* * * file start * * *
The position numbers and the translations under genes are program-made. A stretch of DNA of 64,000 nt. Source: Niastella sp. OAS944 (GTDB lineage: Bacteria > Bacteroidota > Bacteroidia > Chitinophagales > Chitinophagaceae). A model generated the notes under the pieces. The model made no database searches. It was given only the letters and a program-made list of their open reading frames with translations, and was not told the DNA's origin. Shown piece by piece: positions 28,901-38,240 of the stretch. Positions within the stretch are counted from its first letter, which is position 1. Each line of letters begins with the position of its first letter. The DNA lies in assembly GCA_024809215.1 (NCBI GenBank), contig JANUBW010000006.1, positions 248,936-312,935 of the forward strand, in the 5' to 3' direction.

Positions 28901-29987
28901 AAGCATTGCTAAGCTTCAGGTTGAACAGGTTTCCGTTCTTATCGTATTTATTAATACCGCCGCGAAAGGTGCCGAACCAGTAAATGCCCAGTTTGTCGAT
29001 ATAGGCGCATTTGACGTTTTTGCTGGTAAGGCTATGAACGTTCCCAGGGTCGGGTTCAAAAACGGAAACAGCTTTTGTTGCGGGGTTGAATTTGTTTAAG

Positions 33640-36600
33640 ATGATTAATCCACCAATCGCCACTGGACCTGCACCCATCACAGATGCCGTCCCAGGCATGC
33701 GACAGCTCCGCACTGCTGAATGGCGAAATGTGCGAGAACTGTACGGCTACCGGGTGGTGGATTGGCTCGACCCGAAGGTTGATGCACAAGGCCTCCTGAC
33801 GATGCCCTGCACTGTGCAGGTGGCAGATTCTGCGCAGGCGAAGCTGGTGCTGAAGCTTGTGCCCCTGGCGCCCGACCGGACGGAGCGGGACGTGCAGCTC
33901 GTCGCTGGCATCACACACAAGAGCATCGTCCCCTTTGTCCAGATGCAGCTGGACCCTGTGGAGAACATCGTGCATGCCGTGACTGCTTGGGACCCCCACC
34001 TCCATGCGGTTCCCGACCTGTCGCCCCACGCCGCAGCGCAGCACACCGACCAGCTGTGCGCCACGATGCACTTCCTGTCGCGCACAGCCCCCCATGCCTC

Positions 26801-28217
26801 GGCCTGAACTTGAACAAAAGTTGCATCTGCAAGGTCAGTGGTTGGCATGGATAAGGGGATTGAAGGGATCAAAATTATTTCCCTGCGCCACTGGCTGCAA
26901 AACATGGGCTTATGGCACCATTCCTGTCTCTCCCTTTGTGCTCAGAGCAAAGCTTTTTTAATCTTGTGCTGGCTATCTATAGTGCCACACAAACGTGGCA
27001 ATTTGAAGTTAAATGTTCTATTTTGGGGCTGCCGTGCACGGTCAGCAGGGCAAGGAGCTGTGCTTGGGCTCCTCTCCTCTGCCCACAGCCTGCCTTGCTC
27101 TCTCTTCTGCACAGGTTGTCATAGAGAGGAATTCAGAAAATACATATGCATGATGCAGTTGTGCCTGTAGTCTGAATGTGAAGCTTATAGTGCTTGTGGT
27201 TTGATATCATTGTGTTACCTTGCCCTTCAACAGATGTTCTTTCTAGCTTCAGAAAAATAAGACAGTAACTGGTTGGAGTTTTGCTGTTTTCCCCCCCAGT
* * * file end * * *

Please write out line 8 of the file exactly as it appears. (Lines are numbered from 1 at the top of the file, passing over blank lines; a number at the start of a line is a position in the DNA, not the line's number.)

33801 GATGCCCTGCACTGTGCAGGTGGCAGATTCTGCGCAGGCGAAGCTGGTGCTGAAGCTTGTGCCCCTGGCGCCCGACCGGACGGAGCGGGACGTGCAGCTC